The Campus Ledger editorial board would like to formally welcome you to the Fall 2016 semester. As parents and teachers have likely been telling you for much longer than you care to remember, you must apply yourself to be successful and there is no place that exemplifies that statement more than college. Johnson County Community College offers plenty of resources to help you apply yourself, as well as additional opportunities to apply yourself in new settings.
One of the most important contacts you can have at the college is a counselor. The counselors are there to help you pick the best classes for your area of study and future goals with academic advice. They can also help you with any of the emotional issues that college students often face. Students can email or call any counselor to set up appointments through the contact information provided on the college’s website. Walk-in visits are also available and work well for quick questions.
After your path has been laid out with the help of a counselor and your classes are in full swing, the college’s resource centers may just save your life. Spread across the main buildings on campus are the Math Resource Center, Writing Center, Science Resource Center, and Language Resource Center. All of these facilities are free and open every day of the week to students enrolled in related classes. The facilities include tutors, equipment and books related to their respective subjects available for either walk-ins or appointments.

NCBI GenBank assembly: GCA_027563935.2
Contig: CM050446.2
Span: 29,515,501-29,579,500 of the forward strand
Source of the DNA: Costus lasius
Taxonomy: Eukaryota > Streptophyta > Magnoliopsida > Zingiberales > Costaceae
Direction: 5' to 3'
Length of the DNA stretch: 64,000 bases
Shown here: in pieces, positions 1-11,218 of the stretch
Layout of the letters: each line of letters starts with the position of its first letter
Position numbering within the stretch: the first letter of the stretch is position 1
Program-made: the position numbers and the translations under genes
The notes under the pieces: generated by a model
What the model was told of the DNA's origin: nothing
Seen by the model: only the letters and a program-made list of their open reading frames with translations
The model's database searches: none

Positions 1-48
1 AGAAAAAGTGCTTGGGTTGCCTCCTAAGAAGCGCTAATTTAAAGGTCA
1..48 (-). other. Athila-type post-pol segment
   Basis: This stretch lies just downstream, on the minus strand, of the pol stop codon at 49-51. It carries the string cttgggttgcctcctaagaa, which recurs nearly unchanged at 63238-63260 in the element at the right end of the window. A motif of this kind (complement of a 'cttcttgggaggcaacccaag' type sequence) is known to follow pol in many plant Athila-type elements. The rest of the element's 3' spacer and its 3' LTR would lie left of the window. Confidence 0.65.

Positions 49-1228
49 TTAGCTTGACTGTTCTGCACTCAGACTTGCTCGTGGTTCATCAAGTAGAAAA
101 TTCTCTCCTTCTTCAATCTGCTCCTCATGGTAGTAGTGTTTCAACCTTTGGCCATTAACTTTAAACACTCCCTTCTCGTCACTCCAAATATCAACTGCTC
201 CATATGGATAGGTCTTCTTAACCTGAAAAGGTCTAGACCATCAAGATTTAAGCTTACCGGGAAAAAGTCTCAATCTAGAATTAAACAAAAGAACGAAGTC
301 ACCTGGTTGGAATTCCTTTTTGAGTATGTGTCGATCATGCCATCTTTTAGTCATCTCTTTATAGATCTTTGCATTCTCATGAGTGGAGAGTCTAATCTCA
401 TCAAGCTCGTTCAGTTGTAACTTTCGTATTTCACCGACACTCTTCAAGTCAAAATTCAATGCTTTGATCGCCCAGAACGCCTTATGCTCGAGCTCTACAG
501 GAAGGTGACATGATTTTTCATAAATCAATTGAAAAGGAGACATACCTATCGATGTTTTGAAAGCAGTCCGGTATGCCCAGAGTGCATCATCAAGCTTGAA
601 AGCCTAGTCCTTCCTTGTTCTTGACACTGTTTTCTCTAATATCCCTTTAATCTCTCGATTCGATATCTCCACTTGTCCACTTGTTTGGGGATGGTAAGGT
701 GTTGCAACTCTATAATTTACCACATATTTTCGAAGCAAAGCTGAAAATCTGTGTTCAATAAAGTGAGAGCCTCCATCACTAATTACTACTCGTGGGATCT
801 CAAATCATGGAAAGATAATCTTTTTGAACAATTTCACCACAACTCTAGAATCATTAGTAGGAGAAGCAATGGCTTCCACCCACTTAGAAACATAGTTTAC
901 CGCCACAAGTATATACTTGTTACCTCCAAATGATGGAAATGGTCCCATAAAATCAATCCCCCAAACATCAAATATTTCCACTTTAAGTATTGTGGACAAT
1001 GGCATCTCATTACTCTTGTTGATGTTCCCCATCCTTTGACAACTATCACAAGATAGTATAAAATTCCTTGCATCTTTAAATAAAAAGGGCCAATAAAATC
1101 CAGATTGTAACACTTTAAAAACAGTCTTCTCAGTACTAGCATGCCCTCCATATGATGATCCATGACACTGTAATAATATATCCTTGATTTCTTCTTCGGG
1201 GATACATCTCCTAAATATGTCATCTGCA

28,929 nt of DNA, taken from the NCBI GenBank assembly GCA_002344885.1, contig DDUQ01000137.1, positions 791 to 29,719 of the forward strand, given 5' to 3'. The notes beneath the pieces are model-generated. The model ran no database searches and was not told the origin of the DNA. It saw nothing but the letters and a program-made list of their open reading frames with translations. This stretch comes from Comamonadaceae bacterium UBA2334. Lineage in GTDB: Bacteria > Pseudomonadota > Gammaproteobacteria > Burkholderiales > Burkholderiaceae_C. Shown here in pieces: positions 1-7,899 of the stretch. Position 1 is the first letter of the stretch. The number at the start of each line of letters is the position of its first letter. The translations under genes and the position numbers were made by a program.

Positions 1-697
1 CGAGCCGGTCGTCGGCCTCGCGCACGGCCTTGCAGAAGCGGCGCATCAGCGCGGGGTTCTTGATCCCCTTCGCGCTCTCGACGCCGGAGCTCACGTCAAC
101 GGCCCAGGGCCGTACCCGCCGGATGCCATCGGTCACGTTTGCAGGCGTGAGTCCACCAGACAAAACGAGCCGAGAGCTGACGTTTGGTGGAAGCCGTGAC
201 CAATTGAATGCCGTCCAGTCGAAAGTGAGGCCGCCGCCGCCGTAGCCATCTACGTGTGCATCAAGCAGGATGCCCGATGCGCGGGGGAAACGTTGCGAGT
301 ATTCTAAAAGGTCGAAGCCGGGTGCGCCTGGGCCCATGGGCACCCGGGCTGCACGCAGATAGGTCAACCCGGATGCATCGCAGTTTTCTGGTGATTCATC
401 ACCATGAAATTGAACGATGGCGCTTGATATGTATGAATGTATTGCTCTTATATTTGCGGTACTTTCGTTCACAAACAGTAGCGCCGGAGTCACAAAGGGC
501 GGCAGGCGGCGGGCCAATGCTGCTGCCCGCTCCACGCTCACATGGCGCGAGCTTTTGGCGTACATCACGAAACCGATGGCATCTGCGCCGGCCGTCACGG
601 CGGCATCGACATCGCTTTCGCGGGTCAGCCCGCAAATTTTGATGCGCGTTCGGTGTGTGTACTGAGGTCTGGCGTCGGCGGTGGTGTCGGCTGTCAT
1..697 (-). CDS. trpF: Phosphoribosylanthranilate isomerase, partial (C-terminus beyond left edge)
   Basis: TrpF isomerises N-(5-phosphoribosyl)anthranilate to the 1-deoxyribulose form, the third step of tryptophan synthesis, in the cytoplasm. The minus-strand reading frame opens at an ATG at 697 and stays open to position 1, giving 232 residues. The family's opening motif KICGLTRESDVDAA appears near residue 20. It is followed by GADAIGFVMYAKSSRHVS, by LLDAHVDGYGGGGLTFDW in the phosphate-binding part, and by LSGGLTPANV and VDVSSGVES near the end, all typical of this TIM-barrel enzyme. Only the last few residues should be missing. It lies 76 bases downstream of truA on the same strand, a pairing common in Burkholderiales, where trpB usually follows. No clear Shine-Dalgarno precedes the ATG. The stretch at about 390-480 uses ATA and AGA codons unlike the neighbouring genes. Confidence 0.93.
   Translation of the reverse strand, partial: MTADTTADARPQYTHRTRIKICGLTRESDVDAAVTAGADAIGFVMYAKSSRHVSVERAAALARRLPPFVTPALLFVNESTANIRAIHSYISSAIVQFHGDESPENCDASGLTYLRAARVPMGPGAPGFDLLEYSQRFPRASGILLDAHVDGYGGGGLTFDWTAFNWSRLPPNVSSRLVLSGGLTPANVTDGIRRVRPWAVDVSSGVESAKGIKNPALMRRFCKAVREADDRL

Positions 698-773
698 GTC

Once you’ve made best pals with a counselor and have gotten in the rhythm of all of your coursework, you can decide whether or not you’d like to participate in a club or organization on campus. A sprawling list is available on the college’s website that includes basic summaries of the each of the dozens of organizations along with contact information for those who are interested. Whether the organization you’re interested in functions to help you network, have fun or provide a supportive community, joining a group on campus can only improve your overall experience at the college.
Other than utilizing the resources provided to you by the college, the most important thing to do here is communicate. That may mean raising your hand in class, teaming up with classmates to study or emailing your professor about why you’re absent — ahead of time. In nearly every aspect of life during and after your enrollment in community college, communication is a key component for success.
From the Ledger, we wish you a successful and exceptional semester.